Good dads know just as well as good moms what’s best for their children. Dads can have it all too. Dads’ opinions matter just as much as moms’. It doesn’t make you feel too good when your opinions are disregarded, does it? So why do you do it to millions of good dads everywhere in one fell swoop time after time?

When you deliberately exclude dads from the conversation for anything but “get your dad a drill!” ads around Father’s Day, you are displaying nothing but ignorance. You are making good, conscientious dads like us tune out of your ads immediately. And you are further shaping the untrue but widely held public opinion that dads are the afterthought in raising their own children. You don’t see how that might be frustrating to us?

Sorry I don’t have anything crossword-related to say.


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Thanks as always to the test solvers for their input.


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Puzzle 582: Freestyle 525. Wipe the slate clean.


Last Tuesday’s freestyle solution

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Word count: 72
Mean word length: 5.36


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It’s no secret that I miss sports. Well, it may have been a secret to you, but if it was, it isn’t anymore. They’re coming back slowly and slowly, thank goodness. I may not have entirely meant from the start to include three sports-related entries among the longest answers in this grid, but they probably slipped into the grid somehow through my subconscious anyway.


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Thanks as always to the test solvers for their input.


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Puzzle 581: Freestyle 524. Don’t get testy with me.


Last Friday’s Wordominoes solution

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Word count: 72
Mean word length: 5.39


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It’s not often that my seed isn’t a single answer, but a stack of two answers. To my great delight, I worked it out in my head that 1-Across and 14-Across stacked pretty well… and that pretty much shaped the whole grid. Not that this would give anything away, but I did, during construction of the grid, get another seed, 13-Down, from an episode of “Bob’s Burgers” that I was watching. Knowing the show won’t give you a leg up on knowing the answer, so that’s why I’m telling you here.


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Thanks as always to the test solvers for their input.


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Puzzle 580: Freestyle 523. It’s just what I do.


Last week’s freestyle solution

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Word count: 72
Mean word length: 5.42


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First thing I have to do is to beg for forgiveness here. I lost track of days somehow, and that’s why you don’t see a big staggered stack in the middle even though it’s Tuesday. I hope you’ll forgive me just this once. All these days are blending together anyhow.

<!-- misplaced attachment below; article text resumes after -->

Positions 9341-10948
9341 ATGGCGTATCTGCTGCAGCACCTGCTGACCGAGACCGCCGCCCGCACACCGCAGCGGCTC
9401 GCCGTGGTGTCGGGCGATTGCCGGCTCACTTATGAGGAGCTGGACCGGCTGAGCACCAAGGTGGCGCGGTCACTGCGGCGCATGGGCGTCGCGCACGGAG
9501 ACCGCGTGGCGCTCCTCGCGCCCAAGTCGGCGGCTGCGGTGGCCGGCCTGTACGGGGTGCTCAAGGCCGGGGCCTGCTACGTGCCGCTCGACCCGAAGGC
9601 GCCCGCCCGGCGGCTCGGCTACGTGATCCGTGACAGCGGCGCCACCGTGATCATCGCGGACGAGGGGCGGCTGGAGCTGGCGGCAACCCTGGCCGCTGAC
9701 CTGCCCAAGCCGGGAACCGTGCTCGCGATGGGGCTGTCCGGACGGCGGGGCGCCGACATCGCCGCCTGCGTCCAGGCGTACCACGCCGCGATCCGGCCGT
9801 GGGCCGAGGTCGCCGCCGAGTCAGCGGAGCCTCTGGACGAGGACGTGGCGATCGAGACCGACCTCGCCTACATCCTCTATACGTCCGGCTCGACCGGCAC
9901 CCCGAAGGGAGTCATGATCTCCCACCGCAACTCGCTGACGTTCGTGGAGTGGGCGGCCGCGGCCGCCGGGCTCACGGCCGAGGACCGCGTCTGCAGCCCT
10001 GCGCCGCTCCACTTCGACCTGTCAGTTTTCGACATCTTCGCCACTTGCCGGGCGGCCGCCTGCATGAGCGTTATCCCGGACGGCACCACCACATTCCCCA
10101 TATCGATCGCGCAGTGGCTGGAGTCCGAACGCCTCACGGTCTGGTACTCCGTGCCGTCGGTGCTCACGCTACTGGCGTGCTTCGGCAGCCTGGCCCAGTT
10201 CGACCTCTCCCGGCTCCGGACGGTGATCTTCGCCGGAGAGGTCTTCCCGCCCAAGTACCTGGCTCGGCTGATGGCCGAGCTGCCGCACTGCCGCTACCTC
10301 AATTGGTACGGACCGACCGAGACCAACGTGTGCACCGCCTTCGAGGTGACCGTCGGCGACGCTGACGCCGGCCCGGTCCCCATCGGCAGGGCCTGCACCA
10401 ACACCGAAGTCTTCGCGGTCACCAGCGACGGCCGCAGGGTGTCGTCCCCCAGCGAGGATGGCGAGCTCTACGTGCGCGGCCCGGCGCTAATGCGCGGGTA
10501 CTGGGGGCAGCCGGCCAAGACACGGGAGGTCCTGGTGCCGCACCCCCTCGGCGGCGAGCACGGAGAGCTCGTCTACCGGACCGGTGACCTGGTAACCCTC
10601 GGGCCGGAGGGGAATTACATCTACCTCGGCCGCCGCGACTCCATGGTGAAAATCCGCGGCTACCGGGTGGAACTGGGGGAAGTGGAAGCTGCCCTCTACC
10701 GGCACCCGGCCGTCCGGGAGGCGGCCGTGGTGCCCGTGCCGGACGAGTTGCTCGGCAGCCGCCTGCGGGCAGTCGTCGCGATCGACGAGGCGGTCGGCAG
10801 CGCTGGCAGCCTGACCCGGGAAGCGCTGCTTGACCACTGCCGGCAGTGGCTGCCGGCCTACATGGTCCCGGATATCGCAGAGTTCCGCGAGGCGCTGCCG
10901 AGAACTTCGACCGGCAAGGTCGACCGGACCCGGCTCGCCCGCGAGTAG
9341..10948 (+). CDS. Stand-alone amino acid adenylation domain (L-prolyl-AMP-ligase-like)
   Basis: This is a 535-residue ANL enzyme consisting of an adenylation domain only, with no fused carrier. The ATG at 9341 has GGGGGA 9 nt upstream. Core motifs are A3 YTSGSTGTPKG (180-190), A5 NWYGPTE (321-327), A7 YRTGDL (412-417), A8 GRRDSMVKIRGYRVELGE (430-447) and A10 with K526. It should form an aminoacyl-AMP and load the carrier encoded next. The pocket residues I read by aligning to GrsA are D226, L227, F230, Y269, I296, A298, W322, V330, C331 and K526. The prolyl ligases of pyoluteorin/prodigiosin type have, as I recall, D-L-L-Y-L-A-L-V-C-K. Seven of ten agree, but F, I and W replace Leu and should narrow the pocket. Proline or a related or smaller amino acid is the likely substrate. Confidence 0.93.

I might say that it feels exponentially easier to do a construction when the longest stack is reduced to a double from a triple, like it is here. I say every time that I don’t know why I don’t do it like this every time, but I don’t think it’s really that simple. It’s more like a case-by-case basis.


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Thanks as always to the test solvers for their input.


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Puzzle 579: Wordominoes 9. Give it a whirl!


Last Friday’s freestyle solution

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I’ve said it more than once before, and I’ll say it again. These are really fun to construct. They organically develop from a seed entry (cage #2 in this case) more naturally than a regular crossword because there’s nowhere for answers to hide — there are no black squares and each letter, in each square, is a part of three answers. It’s a veritable tapestry made of letters.

If you’re relatively new here, and you like what you solve, you can follow this link here to get all my previous Wordominoes grids.


Thanks so much to all who’ve left a tip! It’s much appreciated, believe me.


Thanks as always to the test solvers for their input.


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Puzzle 578: Freestyle 522. Absolutely fascinating!


Last Tuesday’s freestyle solution

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Get the PUZ here!


Word count: 72
Mean word length: 5.25


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I’m learning to love the 13-15-13 stack in the middle, now that I’m not afraid of the long intersecting down answer. Much as I usually don’t care about aesthetics in my grids, I really don’t want the Utah-shaped (three on top of two) or the stairstep chunks of blocks (3/2/1) in these grids. Well, actually, it’s less for aesthetic reasons and more that it takes up a big chunk of my block count in a small space. I’m not going over 39 blocks in a 72-word grid — it may seem like an arbitrary number, but I have to draw the line somewhere. 40 blocks and 72 entries, to me, is where it starts to seem like you’re making too much of a sacrifice.


Thanks so much to all who’ve left a tip! It’s much appreciated, believe me.


Thanks as always to the test solvers for their input.


As always, share this link! Pass it around! New puzzle on Friday!